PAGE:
three.js ON GITHUB - WHERE THE MAGIC HAPPENS!

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Everything officially related to the three.js project is kept in one huge repository on Github. It’s maintained by the original creator of three.js, @mrdoob (AKA Ricardo Cabello), along with an army of open-source aficionados.

It’s a huge and active repo - the 7th most starred Javascript library on Github, and the 8th most forked. Its up there with superstars like React, jQuery, and Node.js.

There’s a lot to see here, but we only need to look inside a couple of folders for now. Go ahead and open the repo if you want to take a look now, but feel free to skip ahead and come back to this chapter later if you’re eager to get started.

The build/ Folder

Here are the three versions of the three.js core, one of which you need to include in your project:

We’ll cover the various ways of getting a hold of these files in Ch 0.6: How to Include three.js in Your Projects.

The examples/ Folder

The main thing that this folder holds is source code for the official examples, and there are a lot of useful goodies contained here too, such as:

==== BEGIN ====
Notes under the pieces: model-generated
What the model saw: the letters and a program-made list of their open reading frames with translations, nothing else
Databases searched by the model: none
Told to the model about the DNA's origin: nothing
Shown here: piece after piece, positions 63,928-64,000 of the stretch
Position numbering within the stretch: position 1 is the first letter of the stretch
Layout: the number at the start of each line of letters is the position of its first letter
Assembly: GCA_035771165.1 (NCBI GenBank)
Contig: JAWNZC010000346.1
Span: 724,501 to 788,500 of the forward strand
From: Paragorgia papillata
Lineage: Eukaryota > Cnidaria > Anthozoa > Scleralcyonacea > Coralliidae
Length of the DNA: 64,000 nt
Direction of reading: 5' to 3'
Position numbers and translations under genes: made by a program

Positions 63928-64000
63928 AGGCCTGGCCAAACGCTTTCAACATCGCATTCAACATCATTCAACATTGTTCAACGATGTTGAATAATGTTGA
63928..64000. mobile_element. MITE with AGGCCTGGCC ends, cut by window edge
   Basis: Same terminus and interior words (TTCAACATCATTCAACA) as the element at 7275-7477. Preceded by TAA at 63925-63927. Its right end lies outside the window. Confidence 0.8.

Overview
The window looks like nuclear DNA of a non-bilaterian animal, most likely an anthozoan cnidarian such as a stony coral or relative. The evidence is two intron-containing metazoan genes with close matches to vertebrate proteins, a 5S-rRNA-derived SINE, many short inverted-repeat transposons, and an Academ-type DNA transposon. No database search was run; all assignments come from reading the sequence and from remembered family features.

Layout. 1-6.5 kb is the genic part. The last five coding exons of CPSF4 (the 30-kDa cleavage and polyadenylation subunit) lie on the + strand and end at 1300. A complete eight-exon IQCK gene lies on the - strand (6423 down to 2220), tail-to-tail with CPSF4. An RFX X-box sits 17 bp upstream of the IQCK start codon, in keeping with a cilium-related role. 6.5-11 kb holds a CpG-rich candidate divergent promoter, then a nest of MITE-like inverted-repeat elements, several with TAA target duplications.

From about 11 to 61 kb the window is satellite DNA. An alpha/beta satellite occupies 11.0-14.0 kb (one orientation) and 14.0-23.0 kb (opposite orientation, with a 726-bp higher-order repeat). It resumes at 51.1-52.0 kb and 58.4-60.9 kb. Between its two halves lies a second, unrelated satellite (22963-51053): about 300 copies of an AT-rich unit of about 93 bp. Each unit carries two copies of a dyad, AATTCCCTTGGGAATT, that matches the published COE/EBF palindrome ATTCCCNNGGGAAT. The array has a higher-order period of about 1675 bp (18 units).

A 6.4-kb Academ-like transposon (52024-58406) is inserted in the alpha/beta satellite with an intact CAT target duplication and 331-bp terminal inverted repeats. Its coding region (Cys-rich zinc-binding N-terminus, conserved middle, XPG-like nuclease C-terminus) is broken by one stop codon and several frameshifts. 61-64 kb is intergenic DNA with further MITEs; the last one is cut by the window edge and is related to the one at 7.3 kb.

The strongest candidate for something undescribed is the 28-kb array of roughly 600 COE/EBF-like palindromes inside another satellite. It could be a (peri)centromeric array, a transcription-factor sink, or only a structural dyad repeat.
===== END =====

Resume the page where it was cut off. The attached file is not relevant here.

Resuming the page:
You can view live versions of the examples here. You should definitely make sure that you are familiar with these and whenever you are working to understand a new feature of three.js, check the examples to see if there is one that covers it and go over the corresponding source code.

Nearly everything in this folder is covered by the same MIT license as three.js, which means that you are free to use anything in your own projects, in any way that you like.

The src/ Folder

The uncompiled three.js source files are all contained here, in the src/ folder. While you are learning to use three.js you won’t need to look in here that often, but as you become more proficient you’ll probably need to know how the actual three.js code is implemented. To make things easier, every docs page has a direct link to the relevant file in the src/ folder.

Other Folders

There are a couple of other folders in addition to the ones mentioned above. We won’t be covering them further in this book, but you may find their contents useful: